Your grass will not get the water it needs if the thickness of your thatch is more than 1/2-inch. A thick layer of thatch can also be a good incubator for diseases and pests.

A dethatching machine can be used to remove the thatch. Dethatchers can be rented from your local hardware store or hired by a professional for the job.

Aeration

Compacted soil can be caused by heavy rainfall, parked cars, and frequent foot traffic. Aeration is a method to remove soil plugs from the ground. This allows water, air and nutrients to reach the roots.

When the grass starts to grow, aerate your St. Augustine grass grass lawn early in the summer. Clay lawns require aeration every year, while sandy soils only require aeration every two to three.

You can test your lawn for aeration by inserting a screwdriver in the ground. If the screwdriver does not move, the soil may be compacted. If the screwdriver can get into the soil easily, there is no need to aerate.

Disease Control

You may have a disease or infection if your St. Augustine grass remains brown and unhealthy despite all your efforts to water, mow, dethatch and fertilize.

  • Gray Leaf Spot: gray leaf spot is a fungal pathogen which attacks the St. Augustine grasses’ leaf blades. Gray leaf spot can be treated with fungicides.
  • Pythium root Rot: Lawns that have poor drainage are more susceptible to root rot. Root rot symptoms include crown rot, stunted growth and wilting. To ensure proper drainage, you should check your irrigation system or remove soil compaction.
  • This fungal infection is more resistant to anti-fungal treatment. It can live in soil and is difficult to treat. You can improve the lawn’s care by changing your watering schedule. Instead of frequent shallow watering, opt for more frequent heavy watering.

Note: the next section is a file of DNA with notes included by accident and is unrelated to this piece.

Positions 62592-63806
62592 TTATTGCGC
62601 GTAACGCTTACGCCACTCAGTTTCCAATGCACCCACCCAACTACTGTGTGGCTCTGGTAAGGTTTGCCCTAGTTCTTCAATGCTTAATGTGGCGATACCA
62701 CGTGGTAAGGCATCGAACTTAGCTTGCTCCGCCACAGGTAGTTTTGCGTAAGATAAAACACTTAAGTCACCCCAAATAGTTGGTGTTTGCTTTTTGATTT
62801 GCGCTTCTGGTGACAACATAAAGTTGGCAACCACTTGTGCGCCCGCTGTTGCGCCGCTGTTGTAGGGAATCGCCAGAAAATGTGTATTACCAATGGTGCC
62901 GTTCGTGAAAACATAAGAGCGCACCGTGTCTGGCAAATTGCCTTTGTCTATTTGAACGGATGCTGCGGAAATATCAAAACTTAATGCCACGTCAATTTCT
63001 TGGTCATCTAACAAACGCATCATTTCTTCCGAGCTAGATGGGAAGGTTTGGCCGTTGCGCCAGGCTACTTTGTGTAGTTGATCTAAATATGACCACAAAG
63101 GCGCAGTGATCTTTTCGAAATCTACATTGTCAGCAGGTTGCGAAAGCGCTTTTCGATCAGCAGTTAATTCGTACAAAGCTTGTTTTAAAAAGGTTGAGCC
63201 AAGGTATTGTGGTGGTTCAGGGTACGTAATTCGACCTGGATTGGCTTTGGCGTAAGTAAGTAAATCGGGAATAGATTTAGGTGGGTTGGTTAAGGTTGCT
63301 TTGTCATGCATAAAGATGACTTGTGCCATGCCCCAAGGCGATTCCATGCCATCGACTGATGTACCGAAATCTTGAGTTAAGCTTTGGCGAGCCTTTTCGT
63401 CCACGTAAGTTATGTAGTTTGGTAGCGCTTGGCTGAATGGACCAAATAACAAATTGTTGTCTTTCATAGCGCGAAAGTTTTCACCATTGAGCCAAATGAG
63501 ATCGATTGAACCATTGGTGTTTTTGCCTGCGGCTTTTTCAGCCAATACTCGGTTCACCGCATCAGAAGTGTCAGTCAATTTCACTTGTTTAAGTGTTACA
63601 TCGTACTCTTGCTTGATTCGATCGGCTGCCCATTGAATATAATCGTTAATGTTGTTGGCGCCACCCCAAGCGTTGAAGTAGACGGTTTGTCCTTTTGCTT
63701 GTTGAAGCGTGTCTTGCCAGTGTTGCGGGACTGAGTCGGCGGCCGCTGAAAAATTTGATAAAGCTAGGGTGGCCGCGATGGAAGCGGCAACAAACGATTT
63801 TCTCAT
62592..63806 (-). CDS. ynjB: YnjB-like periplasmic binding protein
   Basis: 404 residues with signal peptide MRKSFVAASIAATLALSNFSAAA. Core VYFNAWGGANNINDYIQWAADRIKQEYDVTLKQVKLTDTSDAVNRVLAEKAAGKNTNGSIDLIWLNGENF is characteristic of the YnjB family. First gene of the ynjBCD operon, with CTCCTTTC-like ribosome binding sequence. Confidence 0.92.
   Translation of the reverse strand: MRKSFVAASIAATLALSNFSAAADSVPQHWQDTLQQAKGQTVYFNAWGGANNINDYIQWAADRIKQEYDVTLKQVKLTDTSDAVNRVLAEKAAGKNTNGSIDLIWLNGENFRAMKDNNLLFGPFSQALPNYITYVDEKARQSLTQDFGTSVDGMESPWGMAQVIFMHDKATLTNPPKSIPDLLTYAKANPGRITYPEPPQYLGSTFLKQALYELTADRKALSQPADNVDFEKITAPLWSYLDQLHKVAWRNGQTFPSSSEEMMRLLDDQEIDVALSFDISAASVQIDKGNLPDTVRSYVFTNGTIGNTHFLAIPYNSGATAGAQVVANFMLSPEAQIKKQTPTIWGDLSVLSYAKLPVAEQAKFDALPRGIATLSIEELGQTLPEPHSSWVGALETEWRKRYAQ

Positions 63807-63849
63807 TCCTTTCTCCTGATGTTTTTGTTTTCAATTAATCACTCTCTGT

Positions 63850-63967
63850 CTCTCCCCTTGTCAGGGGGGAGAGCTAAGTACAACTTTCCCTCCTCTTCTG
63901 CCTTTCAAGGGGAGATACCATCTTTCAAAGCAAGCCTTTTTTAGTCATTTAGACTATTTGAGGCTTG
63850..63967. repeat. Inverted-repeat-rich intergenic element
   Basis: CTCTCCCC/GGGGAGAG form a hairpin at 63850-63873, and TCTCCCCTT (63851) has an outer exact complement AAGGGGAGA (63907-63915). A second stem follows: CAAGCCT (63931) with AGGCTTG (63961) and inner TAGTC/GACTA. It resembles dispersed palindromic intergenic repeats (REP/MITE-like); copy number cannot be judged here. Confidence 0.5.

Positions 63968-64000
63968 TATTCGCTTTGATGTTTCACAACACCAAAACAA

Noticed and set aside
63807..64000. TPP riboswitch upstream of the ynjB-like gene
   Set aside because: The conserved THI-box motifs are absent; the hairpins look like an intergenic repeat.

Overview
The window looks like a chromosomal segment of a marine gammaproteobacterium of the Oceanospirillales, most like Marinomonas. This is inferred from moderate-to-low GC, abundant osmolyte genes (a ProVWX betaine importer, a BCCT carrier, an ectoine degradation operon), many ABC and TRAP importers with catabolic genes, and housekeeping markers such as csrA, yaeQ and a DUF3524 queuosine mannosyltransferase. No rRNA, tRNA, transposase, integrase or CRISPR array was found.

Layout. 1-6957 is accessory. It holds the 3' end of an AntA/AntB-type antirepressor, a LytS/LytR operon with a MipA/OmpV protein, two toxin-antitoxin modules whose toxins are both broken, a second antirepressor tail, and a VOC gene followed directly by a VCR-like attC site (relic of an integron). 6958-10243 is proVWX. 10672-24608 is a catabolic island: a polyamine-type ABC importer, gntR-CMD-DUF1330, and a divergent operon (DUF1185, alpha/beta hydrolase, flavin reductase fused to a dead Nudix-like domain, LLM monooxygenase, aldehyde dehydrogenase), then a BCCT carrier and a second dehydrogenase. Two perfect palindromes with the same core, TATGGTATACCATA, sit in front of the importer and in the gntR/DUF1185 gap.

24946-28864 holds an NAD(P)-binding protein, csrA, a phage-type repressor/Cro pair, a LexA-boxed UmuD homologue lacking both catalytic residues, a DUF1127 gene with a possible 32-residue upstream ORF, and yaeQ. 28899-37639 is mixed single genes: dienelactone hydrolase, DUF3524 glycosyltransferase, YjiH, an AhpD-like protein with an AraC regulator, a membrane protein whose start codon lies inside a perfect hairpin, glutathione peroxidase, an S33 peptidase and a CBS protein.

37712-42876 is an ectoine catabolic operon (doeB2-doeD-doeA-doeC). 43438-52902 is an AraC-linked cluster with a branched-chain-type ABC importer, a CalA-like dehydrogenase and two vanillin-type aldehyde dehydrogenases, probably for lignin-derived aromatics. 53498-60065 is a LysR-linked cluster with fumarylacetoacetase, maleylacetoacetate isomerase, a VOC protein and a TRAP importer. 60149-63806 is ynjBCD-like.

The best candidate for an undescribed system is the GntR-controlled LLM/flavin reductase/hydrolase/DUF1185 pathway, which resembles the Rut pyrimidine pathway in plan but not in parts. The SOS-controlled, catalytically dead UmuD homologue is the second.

Pest Control

Pests can make your St. Augustine lawn their home. Understanding and identifying these pests can help you get rid of them.

  • Chinch bug: Chinch insects eat the sap from St Augustine grass and then inject a toxin into the plant that stops water movement. You can find insecticides at your local hardware shop.
  • White Grubs: These grubs feed on the roots of your grasses, causing turf separation or unsightly brown patches. Common ingredients to eliminate grubs are trichlorfon and carbaryl.
  • Mole crickets: They eat grass roots, rhizomes, and similar to grubs. You can flush them with soapy water.

Weed Control

Weeds can leach valuable nutrients from plants nearby and greedily absorb water, affecting grass growth. Some weeds can harbor unwanted pests or invite disease.

St. Augustine, a thick turf grass, is effective at removing most weeds. However, crabgrass and other weeds can sometimes impede your ability to enjoy the St. Augustine. Herbicides can be used to quickly get rid of invasive weeds. Homeowners can choose from pre-emergent or after-emergent herbicides.

Pre-emergent herbicides can be used to prevent weeds from growing. These chemicals stop potential weeds from growing roots and prevent them from developing.

Post-emergent hericides are used to control weeds that are already infected. Post-emergent herbicides kill weeds by infecting stalks, which then kills the roots.

Skip overseeding

While your neighbor may be able to oversee their bermudagrass grass lawn, it is not recommended for St. Augustine grass. The thick, dense growth of grass means that the seeds will not reach the ground. You must trim the grass to ensure that the seeds reach the soil. However, St. Augustine grass can be damaged by scalping.

St. Augustine grass also produces fewer seeds that other grasses so it is not commercially available.

FAQ about St. Augustine Grass

Is it possible to over-fertilize St. Augustine’s grass?

Yes. High levels of nitrogen can cause a lawn to burn. Fertilizer burn can cause severe damage to the grass blades. Fertilizer burn can cause grass discoloration or root damage.

Is St. Augustine grass going to fill the voids?

St. Augustine spreads independently. However, you can accelerate the spread by using sod and plugs at your local garden center.

Contact a professional

St. Augustine is a hardy and high-maintenance turfgrass. A pro can help you if lawn care becomes too difficult. Hire a lawn-care pro to enjoy your lush St. Augustine lawn.

This post was written by a professional arborist at   Arbor Wise Professional Tree Care. Robert Miller is the owner of Arbor Wise Professional Tree Care, a locally owned and operated tree service company that offers superb lawn care by the most experienced Arborists. Arborwise Tree Services is a tree removal company that offers stump removal, tree pruning, stump grinding, fertilization, and tree restoration. We have an extraordinary lawn care industry notoriety covering the Pinellas county area. Click here for more information!